The first and foremost question that comes to mind is the relationship of a clone with the person whose genes he/she has been formed out of, what relationship wills the clone have? The clone will be an identical copy which would mean that from emotional characteristics to physical characteristics; even the fingerprints would come out to be the same. What can the possible implications it might have?

At the heart of the human-dignity arguments, the thought of copying a person’s genome is morally problematic, the concern is based on the assumption that the autonomy of the clone will be compromised and would result in affecting the concept of ‘human uniqueness’ as it is widely believed and accepted that a genome of a person is singularly important to a person’s uniqueness. Such an act of copying the genome and compromising the uniqueness of a person down to the fingerprint can have self-explanatory legal and criminal consequences. It would violate deeply held views concerning human freedom and one’s individuality, and could result in devaluation of clones as compared to non-clones.

There are high chances that Human cloning will foster the understanding of people, and of children in general, as ‘objects’ and such understanding that people and children born of cloning can be ‘designed’ and ‘manufactured’.

As discussed earlier, géotechnique cannot be developed in humans before putting the physical security and safety of the clones and the women who bear them at a huge risk.

But, reproduction is a birth-right and if the parameters to have a safe child by means of reproductive human cloning can be developed and dealt with then the partners that are infertile and want a genetic link to their child deserve every chance to expand their family.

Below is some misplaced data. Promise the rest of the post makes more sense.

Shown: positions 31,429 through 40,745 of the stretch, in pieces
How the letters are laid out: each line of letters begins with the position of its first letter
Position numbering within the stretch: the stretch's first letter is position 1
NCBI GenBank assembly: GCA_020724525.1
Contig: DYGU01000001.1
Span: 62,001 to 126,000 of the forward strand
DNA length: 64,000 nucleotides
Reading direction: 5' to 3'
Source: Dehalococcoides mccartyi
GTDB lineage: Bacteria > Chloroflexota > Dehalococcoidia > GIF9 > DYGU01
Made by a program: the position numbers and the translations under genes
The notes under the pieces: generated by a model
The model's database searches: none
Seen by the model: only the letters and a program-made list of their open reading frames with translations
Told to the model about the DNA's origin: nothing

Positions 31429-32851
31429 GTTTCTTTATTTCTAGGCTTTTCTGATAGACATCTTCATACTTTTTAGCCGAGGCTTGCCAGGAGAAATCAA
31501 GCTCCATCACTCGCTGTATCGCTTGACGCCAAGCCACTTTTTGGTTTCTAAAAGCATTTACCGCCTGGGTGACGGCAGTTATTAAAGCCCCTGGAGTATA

Legal Status:


Around 25 countries over the world have banned Human Cloning including Germany, the United States, France and the United Kingdom but some out of these have detailed laws allowing ‘cloning of animals’ for research purposes such as Israel and China.

The United Nations General Assembly (UNGA), in March 2005 approved a non-binding declaration to ban all forms of human cloning. In early 2005, when human cloning was a much relevant topic, this news was both welcomed and criticized but it showed a much required initiation towards policy making by the countries worldwide.[4]

India, as of now does not have a specific act or law for human cloning but Indian Council of Medical Research (ICMR) prohibited human cloning as per “National Guidelines for Stem Cell Research” 2017,[5]India allows cloning of animals and encourages research in this area. India allows use of embryonic and somatic stem cells for research purposes, allowing the creation of a human zygote by SCNT but regulated. India allows regulated research involving introduction of stem cells and somatic cells into animals.

The right way to decide the legalization of Human Cloning is only by a thorough discussion of all factors that hold a stake but first, we need the technological means to make it happen and if and when we do; society and law might follow suit.

As of now only time have all the answers.

[1]- https://www.pnas.org/content/112/29/8879

[2]-https://www.newscientist.com/article/mg18124352-600-the-moral-imperative-for-human-cloning/

[3]-https://www.nytimes.com/2001/12/11/science/in-cloning-failure-far-exceeds-success.html

[4]- https://www.un.org/press/en/2005/ga10333.doc.htm

[5]-Lahiry S, Sinha R. Indian national guidelines for stem cell research (2017): Summary. Indian J Med Paediatr Oncol 2019;40:153-4